Mulch, Mulch, Mulch is what we hear from some of the best gardeners. Whether it be the slow natural way as in the forest (what drops and rots from above) or the introduced mulch to speed up the forest floor. As we only have 2 large poinciana trees on our block of land, and they only have very fine leaves and tiny twigs that fall most of the time in winter, we have to supplement.
My mother-in-law Gardener, who gardened here first, used grass mulch from the grass catcher. It was spread out on the ground to dry and then used thickly on as much shaded ground as possible. This worked well for her and broke down into the soil well. Now that was 20 years ago, and Mum did that for all her gardening years (approx. 40 odd years on this block). She just buried all her scraps in the yard and bought 1 big bag of organic extra per year after the chooks became too much to handle.
We moved here around 1998, and our initial mulches many years ago was spent mushroom bags, which could be classed as compost but we used heaps of them on top of the ground and in beds to liven up the soil as well as grass clippings. We must have lugged in about 8 trailer loads ($25 per trailer) stacked with spent mushroom bags which was from the mushroom place down the road. You see this is a dark sandy based soil here which does not hold water well at all and I do not like bare soil.
This mushroom stuff broke down too quick, and we started to buy bales of organic sugarcane mulch, the ones wrapped in blue string. We toted in large trailer loads of the stuff, 30 bales at a time, and once used a big round bale of sugarcane mulch which seemed to make a huge mess as we rolled it out. This laying down of mulch happened mainly around September each year for about 10 years. We also use a mechanical mulcher to take care of our prunings etc. Our food garden area covers about 250sqm and it is covered by many wicking bins.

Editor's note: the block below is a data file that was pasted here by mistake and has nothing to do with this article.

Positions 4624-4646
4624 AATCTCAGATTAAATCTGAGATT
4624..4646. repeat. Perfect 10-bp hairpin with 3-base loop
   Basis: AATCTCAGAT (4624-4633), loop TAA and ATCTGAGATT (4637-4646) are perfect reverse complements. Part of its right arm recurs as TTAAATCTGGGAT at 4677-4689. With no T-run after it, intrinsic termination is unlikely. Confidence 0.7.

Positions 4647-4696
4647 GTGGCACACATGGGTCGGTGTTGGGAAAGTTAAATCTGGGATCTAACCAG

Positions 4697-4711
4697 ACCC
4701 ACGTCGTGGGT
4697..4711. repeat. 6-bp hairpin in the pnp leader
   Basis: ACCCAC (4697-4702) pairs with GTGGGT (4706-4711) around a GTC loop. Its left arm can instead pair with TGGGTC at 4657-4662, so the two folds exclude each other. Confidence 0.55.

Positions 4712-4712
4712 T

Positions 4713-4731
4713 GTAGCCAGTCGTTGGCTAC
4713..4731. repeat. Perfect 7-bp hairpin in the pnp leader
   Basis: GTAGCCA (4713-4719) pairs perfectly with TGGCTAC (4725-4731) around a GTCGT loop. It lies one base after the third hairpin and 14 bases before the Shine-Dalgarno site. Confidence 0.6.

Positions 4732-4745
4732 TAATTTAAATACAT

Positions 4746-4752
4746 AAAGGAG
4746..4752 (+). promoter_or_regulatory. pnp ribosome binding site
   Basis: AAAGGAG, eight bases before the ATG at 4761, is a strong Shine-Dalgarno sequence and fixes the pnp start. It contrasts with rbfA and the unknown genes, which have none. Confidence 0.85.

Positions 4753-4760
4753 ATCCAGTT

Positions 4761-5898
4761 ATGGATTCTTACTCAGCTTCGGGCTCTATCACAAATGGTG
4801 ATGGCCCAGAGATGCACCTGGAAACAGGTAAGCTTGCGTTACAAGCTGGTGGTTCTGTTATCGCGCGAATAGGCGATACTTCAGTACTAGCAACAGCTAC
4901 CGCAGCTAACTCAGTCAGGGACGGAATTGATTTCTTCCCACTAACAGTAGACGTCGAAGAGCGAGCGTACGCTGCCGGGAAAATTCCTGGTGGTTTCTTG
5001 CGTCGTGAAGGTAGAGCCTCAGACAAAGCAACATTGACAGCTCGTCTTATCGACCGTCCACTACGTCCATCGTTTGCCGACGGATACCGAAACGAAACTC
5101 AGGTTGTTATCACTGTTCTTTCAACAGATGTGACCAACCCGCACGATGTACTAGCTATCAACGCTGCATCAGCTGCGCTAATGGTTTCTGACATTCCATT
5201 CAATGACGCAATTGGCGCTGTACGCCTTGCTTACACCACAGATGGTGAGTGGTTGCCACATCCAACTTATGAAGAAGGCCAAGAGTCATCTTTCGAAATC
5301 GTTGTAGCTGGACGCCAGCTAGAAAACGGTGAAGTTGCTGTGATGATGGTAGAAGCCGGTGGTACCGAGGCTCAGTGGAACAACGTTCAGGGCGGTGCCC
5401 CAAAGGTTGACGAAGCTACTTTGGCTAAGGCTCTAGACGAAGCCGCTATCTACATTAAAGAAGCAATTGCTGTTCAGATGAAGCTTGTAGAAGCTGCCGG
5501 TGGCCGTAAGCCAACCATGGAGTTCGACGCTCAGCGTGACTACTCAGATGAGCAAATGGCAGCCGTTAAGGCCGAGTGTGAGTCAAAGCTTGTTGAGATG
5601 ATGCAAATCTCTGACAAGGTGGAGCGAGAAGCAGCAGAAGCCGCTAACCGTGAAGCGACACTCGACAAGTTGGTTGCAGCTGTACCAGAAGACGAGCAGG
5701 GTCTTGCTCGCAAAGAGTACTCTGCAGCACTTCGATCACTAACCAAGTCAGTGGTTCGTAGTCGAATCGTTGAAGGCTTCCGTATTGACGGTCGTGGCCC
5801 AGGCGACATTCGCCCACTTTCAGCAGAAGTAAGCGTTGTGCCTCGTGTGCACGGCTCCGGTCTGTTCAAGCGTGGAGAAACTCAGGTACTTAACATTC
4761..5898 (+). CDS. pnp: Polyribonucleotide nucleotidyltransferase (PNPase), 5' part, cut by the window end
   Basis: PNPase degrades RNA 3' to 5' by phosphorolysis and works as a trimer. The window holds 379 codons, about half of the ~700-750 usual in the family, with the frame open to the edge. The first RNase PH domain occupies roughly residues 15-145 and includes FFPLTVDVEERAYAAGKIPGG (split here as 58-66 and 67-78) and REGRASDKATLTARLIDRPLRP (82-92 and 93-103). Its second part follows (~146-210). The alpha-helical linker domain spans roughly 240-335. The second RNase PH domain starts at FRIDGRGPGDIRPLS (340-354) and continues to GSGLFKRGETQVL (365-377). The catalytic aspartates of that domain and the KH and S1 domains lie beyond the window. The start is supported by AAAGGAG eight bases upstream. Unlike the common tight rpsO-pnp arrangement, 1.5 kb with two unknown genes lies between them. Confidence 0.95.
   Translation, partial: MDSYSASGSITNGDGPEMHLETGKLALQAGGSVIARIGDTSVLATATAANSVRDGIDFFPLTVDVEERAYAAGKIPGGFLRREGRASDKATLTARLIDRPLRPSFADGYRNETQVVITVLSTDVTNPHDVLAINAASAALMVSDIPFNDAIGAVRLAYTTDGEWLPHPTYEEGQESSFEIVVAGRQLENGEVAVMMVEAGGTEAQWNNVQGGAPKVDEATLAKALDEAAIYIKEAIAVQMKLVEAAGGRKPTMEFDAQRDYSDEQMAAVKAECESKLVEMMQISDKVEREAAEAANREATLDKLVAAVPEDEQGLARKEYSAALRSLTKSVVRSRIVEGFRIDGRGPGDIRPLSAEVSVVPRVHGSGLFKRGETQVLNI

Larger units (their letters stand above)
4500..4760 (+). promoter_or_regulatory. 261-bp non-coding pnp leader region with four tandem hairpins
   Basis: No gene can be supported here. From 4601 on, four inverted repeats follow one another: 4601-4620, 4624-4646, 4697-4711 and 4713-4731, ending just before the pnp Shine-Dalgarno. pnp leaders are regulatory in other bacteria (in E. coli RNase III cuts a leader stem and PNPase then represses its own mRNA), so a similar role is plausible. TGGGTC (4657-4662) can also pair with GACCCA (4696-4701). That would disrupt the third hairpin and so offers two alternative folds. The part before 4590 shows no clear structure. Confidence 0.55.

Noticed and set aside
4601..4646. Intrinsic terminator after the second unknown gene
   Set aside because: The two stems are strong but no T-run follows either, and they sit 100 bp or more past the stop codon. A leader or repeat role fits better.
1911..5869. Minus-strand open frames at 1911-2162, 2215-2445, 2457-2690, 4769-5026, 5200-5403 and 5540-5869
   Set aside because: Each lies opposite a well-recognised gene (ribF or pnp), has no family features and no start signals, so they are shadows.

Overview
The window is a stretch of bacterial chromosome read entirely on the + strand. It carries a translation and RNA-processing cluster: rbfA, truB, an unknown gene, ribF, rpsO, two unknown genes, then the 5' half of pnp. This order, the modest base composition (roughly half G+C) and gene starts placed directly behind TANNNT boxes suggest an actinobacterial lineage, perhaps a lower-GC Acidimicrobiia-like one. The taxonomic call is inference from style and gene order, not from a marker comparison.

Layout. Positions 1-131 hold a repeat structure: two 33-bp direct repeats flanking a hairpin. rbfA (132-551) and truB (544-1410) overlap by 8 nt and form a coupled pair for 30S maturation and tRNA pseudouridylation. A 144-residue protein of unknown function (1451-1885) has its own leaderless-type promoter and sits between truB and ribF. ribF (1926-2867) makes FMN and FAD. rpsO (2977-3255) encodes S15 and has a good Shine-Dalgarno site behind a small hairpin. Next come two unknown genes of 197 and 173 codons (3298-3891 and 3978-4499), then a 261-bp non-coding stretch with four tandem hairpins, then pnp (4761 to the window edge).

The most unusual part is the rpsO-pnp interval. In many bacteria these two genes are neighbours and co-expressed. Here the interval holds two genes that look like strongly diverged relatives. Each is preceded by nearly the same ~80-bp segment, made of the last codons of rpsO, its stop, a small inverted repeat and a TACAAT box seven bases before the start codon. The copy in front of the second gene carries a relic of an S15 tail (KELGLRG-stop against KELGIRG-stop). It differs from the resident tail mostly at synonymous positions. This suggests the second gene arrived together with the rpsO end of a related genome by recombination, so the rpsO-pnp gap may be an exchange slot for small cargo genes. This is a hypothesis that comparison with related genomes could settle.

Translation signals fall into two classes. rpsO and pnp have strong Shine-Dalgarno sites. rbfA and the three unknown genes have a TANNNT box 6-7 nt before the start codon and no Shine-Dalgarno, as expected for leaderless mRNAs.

Now before that time, we did not know much better, and purchased trailer loads and small truck loads of premium garden soil with added manure and compost from the fellow just down the road from us. I’ve lost count of the loads that we have shoveled out of trailers. Then we ordered a few loads of well-aged horse manure from Tim, with some Lucerne mulch a few hundred dollars worth. Later we trialed about 3 or 4 bags of bamboo mulch, which was excellent with good moisture retention, but too expensive.
Then last year, on our trip to sugarcane country at Rocky Point, they had some compressed pea straw, which was also a great mulch but broke down quite fast, and little pea plants came up here and there and we noticed that the local mice enjoyed it as well as they nibbled away at the bags.
Now in the last month or so, we did another trip with the trailer for a load of compressed sugar cane mulch which was priced well at $3 a bag (50 covering about 10sqm ea). We topped the trailer with about 10 compressed pea straw bales as well.
Now I have just sat down and the thought came to my mind- ARE WE MULCH JUNKIES?
About 5 years ago, we all started to have back problems and mowing the yard became a big chore, so we purchased a ride-on zero turn mower which did not need a catcher as it mulched back on the grass-NO GRASS CLIPPINGS. We have used self-mulching mowers for about 10 years prior to that.
WHERE DOES IT GO? Does anyone else have a mulch problem?
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